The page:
This afternoon I listened on CD to a symphony by a Russian composer. In the evening I went to my favorite Indian restaurant and enjoyed a fiery vindaloo. Later I got home and watched a great new documentary on the Baroque period of art history on TV. That is a fairly typical Sunday for me and probably pretty standard for many people these days. But in human and cultural history the consumption of such a range of diverse cultural experiences is anything but typical.
We have never had such easy access to the cultural expressions and practices of humanity. For around $500 you can build your own collection on DVD of, say, the 25 greatest films ever made. The same could be said of most other artforms, even if you would have to make do with prints of the great paintings.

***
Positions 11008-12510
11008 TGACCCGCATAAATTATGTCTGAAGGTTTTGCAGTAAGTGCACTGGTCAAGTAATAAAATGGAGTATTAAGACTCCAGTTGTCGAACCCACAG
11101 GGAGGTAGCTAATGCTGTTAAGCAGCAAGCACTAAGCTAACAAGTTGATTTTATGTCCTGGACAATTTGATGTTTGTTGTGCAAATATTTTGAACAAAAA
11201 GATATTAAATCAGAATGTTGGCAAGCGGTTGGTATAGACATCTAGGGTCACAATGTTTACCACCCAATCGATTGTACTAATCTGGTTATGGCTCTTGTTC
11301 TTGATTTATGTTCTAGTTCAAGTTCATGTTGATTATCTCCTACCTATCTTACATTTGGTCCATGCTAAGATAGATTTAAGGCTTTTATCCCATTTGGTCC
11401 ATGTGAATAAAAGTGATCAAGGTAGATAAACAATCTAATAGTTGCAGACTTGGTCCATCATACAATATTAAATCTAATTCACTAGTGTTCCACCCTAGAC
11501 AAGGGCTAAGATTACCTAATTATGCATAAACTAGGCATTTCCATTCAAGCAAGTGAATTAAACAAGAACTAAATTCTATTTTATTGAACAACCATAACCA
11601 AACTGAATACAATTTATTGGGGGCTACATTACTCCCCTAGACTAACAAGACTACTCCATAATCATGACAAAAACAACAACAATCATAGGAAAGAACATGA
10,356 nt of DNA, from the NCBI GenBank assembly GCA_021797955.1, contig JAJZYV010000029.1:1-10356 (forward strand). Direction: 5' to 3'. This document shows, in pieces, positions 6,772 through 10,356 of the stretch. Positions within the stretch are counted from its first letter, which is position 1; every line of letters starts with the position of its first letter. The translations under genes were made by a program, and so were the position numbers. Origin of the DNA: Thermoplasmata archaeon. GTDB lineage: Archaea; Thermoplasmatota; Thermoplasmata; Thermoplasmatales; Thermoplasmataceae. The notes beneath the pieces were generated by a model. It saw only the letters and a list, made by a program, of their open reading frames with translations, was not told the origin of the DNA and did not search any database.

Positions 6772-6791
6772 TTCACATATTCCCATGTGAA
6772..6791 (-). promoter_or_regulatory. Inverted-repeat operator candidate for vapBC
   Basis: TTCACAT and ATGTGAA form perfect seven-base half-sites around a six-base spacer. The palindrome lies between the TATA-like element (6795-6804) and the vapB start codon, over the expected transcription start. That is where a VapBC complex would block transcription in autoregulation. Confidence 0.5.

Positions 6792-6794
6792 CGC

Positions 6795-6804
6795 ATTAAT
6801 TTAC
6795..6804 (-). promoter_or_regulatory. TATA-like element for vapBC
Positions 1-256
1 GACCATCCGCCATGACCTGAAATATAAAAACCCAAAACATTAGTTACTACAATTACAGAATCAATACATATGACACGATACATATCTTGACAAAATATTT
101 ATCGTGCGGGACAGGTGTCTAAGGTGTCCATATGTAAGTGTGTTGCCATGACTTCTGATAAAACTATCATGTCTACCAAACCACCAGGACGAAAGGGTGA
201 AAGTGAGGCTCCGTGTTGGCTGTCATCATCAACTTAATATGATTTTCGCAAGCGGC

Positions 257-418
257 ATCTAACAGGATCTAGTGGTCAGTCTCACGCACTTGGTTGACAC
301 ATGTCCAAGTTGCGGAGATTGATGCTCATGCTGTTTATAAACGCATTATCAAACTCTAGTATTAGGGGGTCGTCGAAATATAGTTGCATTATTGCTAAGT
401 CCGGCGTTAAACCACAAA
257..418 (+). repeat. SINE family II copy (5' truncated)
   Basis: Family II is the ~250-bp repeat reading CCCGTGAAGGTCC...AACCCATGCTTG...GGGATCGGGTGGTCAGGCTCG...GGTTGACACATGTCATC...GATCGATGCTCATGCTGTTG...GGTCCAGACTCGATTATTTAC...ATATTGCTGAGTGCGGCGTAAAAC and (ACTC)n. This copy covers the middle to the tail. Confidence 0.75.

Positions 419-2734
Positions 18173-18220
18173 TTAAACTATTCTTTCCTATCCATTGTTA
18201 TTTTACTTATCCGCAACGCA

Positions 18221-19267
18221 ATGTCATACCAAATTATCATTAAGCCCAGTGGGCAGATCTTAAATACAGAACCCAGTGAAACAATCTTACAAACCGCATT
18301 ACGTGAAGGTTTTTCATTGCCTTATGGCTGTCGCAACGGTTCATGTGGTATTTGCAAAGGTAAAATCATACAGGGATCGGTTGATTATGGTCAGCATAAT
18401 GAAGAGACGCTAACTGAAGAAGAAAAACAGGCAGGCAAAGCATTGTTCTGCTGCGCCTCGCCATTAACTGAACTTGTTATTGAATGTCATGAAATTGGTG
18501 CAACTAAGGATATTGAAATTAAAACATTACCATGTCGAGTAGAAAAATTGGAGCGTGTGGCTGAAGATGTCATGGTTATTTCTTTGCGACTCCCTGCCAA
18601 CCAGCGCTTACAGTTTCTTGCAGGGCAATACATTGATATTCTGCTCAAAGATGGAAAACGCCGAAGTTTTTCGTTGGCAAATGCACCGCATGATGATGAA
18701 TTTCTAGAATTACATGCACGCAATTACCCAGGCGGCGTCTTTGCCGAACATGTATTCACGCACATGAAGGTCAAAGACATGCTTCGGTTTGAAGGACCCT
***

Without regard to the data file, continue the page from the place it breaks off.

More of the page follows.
This wealth of art and culture at our fingertips is fantastic. But what if it also reduces our ability to really get into one particular culture or artform? Are we becoming jacks of all cultural trades and masters of none? Have we also lost intimate and thorough contact with our own cultural roots as we jump from Russian to Indian and on to Japanese or American culture with apparent equanimity.